And here I hid myself, happy to have a shelter from the inclemency of the season. But even more from the barbarity of humanity. At first light creature discovered that that hovel was actually against the back wall of a small cottage surrounded on its other three sides by an empty pigsty and a pool of frozen water. And he decided to stay there.

Later that same day he noticed directly in the back wall of the cottage, a chink, a crevice through which he could see the inside of the cottage. And there lived an old man, a young man and a young woman. And for many days for most of the time, he watched them he observed to them, he heard them making sounds. I made a discovery of very great moment, I found that human people possess a method of communicating their ideas experiences and feelings to one another by means of articulated sounds and that the sounds they make produce pleasure, pain, smiles or sadness in the countenance of their hearers.

Oh, here was a godlike science that I ardently desired to become acquainted with it. And though I was for a long time baffled in every attempt I made for this purpose. Finally by great application over several months, I learned words that were applied to familiar objects. I understood and could pronounced fire, bread, wood.

…In the weeks and months that followed, I learned dozens of words hundreds of thousands of words and names.

And for most of two winters the young man, Felix read seemingly almost continuously to Father and Sister, Agatha. I remember that he read Paradise Lost by John Milton, a volume of Plutarch’s Lives, a sweet romantic love story called The Sorrows of Young Werther. And my favorite book Elements of History by a man named… I can’t remember. I still have a copy of that book, but I can’t rememberVolnay!

And Volnay’s wonderful narrations inspired me with a knowledge of the strange system of human society and of the powers then existing in the world. I learned that human beings are powerful, virtuous and magnificent and at the same time vicious and base.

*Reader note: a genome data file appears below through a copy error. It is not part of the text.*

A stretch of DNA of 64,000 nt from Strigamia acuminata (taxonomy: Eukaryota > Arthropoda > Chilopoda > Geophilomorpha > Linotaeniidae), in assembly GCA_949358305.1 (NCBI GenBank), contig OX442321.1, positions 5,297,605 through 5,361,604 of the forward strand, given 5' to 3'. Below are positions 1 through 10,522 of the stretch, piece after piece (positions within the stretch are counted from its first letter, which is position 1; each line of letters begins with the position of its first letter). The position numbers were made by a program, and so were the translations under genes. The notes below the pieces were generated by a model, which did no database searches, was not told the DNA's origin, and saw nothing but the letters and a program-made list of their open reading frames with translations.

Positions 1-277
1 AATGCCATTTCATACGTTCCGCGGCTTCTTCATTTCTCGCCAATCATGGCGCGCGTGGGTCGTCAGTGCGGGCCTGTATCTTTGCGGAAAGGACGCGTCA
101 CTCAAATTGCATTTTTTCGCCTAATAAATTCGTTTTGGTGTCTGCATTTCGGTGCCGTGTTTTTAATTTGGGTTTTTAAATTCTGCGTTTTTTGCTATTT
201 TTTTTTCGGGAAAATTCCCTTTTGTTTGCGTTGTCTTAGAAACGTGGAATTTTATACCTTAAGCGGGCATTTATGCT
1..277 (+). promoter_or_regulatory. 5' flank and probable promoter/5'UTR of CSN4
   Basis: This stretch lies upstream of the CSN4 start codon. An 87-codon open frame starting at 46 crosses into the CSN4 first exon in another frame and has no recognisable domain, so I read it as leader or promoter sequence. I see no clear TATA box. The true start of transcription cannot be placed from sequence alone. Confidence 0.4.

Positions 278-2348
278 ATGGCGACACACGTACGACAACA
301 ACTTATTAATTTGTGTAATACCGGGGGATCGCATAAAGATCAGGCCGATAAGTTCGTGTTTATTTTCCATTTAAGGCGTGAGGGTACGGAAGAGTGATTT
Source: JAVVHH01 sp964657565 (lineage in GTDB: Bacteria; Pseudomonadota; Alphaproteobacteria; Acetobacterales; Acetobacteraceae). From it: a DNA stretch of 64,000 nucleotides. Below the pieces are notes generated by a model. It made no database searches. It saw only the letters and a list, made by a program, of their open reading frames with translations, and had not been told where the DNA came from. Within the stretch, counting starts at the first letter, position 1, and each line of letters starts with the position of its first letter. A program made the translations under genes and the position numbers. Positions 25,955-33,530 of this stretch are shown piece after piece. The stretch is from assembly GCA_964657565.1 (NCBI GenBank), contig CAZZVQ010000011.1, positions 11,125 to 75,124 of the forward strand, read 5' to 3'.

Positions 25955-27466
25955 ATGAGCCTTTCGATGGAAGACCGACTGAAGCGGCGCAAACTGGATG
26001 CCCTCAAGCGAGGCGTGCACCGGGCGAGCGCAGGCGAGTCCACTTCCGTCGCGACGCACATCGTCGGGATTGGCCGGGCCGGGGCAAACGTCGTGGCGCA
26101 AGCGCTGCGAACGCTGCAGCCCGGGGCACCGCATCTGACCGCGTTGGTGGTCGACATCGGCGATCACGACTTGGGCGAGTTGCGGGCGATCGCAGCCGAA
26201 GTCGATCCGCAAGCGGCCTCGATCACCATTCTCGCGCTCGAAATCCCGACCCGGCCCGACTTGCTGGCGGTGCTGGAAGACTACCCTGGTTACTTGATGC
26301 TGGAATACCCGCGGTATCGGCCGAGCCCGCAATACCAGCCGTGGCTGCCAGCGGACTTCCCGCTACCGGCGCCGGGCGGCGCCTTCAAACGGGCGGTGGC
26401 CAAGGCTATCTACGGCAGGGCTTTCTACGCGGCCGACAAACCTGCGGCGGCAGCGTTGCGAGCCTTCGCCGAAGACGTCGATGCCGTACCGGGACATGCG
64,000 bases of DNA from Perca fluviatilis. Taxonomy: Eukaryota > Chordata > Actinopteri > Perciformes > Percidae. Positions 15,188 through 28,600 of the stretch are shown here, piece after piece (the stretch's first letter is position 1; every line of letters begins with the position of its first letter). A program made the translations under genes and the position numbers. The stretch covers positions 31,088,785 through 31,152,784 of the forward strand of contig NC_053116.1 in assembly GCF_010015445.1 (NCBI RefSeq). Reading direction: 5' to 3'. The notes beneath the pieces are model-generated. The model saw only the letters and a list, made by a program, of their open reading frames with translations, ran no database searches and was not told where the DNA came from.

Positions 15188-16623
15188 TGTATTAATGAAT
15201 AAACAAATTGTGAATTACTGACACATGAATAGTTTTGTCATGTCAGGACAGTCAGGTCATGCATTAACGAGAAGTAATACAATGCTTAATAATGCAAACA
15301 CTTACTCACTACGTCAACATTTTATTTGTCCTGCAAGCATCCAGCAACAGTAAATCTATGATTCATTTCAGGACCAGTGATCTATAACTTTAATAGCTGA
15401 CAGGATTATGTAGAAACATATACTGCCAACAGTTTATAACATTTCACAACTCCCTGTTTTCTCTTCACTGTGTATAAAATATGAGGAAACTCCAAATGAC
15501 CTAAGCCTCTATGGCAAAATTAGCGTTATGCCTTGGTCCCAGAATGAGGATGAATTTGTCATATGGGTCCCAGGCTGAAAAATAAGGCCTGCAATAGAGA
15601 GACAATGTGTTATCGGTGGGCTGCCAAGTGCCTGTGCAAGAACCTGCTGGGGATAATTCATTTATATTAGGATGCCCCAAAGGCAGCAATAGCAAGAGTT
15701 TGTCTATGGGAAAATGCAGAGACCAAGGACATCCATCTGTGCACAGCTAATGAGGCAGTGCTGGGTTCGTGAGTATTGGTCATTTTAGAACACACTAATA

I am a brother to dragons and a companion to owls. Humans are both high and mighty and proper and powerful, but also rich and slimy and bad! And when my mind heard details of vice and bloodshed it turned away in disgust and loathing because you must see. You must see that I am not an animal. I know the world. Wonder after wonder was opened up to me. I heard of the division of property, of immense wealth and squalid poverty, of rank, descent and blue blood. I learned that the qualities most esteemed by human people are a beautiful person, a light color, a high position and riches and without them a person is considered a vagabond and a slave.

I was induced to turn toward myself. What was I? Of my creation and creator I was then absolutely ignorant, but I knew that I possessed no money, no friends, no property or position and I was besides endowed with a figure deformed and loathsome. Apparently quite loathsome. I was not even of the same nature as human beings; even the colors of my skin were indeterminate.

Other lessons impressed me even more deeply. I heard about fathers, mothers, brothers, sisters, friends, lovers. All those elements which bind one human being to another. All of those experiences hurtful, though they were terminated in additional love and reverence for my people. For so I loved in an innocent half painful self-deceit to call the cottagers, my people. I so much loved them. I so much wanted to be one among them.